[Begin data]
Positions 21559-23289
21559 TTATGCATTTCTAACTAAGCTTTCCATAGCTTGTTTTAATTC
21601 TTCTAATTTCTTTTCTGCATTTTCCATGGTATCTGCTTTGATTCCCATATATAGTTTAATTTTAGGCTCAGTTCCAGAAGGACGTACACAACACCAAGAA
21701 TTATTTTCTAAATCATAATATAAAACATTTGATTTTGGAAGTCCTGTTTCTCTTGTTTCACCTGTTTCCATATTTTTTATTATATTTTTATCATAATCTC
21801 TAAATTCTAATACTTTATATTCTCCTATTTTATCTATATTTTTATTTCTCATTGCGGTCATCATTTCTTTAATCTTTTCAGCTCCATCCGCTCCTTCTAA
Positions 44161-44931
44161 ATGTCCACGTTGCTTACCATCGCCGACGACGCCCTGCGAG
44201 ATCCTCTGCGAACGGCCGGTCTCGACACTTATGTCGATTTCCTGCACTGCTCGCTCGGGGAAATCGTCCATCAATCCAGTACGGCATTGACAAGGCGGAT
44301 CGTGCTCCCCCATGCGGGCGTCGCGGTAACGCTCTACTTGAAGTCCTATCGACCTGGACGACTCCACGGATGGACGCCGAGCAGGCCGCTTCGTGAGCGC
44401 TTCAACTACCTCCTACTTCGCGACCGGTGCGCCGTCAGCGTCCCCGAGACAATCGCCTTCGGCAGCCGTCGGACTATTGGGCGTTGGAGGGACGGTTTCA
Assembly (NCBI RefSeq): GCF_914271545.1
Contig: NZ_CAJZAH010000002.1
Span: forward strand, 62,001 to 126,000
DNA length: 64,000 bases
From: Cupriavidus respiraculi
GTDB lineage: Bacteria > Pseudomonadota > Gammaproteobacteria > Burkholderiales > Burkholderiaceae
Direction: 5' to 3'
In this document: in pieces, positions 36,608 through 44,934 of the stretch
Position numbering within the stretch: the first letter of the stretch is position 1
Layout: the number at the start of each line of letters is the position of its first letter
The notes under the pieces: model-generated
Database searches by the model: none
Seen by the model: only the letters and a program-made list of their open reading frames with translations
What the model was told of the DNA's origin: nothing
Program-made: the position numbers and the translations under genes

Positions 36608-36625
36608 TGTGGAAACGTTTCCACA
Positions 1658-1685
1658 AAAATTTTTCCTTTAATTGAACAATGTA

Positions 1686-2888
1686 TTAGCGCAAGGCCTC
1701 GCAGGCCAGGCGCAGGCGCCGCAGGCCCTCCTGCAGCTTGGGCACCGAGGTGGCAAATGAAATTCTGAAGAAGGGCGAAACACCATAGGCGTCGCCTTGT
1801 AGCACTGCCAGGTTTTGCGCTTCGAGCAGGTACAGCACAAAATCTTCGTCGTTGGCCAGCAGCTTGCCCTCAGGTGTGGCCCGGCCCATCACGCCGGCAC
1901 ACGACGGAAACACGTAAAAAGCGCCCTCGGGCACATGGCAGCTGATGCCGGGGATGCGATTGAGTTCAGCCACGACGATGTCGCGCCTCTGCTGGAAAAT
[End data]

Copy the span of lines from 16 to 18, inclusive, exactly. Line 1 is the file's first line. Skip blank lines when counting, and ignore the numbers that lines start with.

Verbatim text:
GTDB lineage: Bacteria > Pseudomonadota > Gammaproteobacteria > Burkholderiales > Burkholderiaceae
Direction: 5' to 3'
In this document: in pieces, positions 36,608 through 44,934 of the stretch